Why treat sports coaches as potential paedophiles?

Professor Heather Piper tells spiked that ‘no touch’ guidelines in sport are helping to poison adult-child relations.

Tim Black

Tim Black

Topics Politics

‘During a swimming lesson with Down’s syndrome children, a disability officer told us that one of the children came towards her for a hug. She described how the child was walking towards her enthusiastically, while she had to back away with her arms behind her back because she doesn’t feel able to touch the kids. There are hundreds of these sorts of things.’

Professor Heather Piper should know about ‘these sorts of things’. With her fellow Manchester Metropolitan University researcher, Bill Taylor, and Professor Dean Garratt of the University of Chester, she has just completed an ESRC-supported research project into the effect of so-called ‘no touch’ guidelines on British children’s sports coaching. Some of the stories would be bizarre if they weren’t so depressing. ‘We’ve examples of adults conducting canoeing lessons’, she tells me, ‘saying they won’t pull a child out of the water because they don’t want to touch them, preferring instead to use the plastic handles on their safety vests’.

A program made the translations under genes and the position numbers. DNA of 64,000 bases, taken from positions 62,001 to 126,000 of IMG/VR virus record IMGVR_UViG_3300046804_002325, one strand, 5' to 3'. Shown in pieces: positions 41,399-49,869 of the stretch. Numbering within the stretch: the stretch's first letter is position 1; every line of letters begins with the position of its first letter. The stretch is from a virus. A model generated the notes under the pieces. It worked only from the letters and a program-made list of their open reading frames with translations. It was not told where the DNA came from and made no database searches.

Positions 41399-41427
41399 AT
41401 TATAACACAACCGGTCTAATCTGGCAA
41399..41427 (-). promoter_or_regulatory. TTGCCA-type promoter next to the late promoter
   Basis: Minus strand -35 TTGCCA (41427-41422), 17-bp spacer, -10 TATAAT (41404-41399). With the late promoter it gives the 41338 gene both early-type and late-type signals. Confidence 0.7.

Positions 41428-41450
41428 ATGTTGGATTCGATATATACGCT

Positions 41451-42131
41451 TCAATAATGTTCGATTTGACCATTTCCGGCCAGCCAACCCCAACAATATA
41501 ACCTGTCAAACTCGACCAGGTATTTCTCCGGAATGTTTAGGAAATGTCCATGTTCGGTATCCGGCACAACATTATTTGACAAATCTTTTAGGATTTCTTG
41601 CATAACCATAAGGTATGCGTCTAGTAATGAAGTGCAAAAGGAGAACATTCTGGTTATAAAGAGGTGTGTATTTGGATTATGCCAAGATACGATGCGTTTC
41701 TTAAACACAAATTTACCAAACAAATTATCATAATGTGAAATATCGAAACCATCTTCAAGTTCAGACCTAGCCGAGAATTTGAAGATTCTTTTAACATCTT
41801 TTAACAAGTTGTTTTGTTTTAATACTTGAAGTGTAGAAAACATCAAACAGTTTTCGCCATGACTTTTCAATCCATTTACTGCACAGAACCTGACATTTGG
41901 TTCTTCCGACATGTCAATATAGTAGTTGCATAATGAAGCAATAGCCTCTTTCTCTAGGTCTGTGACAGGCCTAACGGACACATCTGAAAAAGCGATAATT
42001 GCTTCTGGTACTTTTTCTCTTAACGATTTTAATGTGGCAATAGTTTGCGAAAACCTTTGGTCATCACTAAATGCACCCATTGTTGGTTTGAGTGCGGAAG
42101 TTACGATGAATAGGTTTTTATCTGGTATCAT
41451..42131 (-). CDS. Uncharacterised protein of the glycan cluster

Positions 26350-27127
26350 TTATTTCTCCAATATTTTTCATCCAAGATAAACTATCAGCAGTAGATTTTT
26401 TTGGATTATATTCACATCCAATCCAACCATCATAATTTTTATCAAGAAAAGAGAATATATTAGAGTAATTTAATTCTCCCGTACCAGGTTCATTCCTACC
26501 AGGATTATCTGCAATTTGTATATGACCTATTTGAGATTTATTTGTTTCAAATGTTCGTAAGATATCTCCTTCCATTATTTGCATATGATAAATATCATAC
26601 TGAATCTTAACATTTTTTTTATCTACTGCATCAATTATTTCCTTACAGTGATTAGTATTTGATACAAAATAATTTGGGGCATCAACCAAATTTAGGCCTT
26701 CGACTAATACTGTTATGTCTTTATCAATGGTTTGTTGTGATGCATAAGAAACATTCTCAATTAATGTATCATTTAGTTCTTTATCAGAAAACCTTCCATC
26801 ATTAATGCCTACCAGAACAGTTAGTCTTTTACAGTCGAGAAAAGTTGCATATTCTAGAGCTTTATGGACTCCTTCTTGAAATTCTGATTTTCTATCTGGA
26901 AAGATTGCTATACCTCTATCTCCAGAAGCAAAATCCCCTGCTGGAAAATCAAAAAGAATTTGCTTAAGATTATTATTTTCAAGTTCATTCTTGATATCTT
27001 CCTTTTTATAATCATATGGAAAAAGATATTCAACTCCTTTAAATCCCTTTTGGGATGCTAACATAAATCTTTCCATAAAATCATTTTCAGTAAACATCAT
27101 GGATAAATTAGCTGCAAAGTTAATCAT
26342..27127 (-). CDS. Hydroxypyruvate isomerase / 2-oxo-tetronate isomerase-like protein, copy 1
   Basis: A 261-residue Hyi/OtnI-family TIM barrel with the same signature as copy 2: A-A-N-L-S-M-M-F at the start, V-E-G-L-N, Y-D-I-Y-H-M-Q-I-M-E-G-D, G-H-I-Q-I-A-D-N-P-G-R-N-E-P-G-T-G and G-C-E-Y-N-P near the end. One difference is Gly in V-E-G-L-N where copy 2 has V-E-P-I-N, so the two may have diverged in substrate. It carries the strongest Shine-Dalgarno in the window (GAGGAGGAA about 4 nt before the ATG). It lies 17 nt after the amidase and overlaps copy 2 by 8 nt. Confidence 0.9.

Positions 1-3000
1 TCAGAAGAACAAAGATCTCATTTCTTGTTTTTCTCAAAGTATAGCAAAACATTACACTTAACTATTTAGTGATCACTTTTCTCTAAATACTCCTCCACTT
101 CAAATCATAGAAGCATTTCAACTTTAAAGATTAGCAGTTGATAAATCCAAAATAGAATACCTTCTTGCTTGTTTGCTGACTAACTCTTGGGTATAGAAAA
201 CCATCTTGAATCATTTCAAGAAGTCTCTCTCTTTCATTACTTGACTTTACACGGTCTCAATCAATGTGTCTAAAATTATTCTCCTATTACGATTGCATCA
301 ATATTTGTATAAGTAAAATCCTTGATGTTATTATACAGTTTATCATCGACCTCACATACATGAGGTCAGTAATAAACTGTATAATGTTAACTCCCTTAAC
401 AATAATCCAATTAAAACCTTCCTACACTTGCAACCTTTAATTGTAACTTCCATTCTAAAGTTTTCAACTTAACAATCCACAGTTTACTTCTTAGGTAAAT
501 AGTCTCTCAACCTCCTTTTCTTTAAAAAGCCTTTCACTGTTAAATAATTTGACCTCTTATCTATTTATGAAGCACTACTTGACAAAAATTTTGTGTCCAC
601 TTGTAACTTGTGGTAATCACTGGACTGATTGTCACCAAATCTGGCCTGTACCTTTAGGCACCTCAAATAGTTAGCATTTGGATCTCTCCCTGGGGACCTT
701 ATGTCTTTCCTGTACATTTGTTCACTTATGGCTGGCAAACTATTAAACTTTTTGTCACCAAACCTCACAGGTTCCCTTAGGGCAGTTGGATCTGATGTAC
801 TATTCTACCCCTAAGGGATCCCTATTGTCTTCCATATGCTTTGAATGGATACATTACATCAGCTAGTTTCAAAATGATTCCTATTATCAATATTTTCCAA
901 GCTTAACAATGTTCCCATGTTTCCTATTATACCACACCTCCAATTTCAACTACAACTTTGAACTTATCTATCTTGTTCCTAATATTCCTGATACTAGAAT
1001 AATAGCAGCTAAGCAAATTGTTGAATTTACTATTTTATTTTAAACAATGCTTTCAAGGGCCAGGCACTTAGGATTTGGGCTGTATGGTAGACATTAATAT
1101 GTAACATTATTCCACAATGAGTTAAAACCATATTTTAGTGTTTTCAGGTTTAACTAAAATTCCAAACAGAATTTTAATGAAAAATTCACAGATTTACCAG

How, you might wonder, has it come to this? How have we got to a situation where a football coach won’t even shake the hands of his young charges before a football match because of how the act might be interpreted? The answer is tied up with the extreme anxiety of sporting organisations and national governing-bodies over possibly being perceived as facilitating abuse and any ensuing bad publicity. With support from Sport England, the National Society for the Prevention of Cruelty to Children (NSPCC) established its Child Protection in Sport Unit (CPSU) a decade ago. ‘[No touch in sports coaching] seems to have begun around that time’, says Piper. ‘While the CPSU might not carry out training and issue directives itself, it has certainly issued guidelines on good practice which have shaped the coaching discourse in the sporting world. Of course, children must be protected but there are unintended and negative consequences of particular approaches.’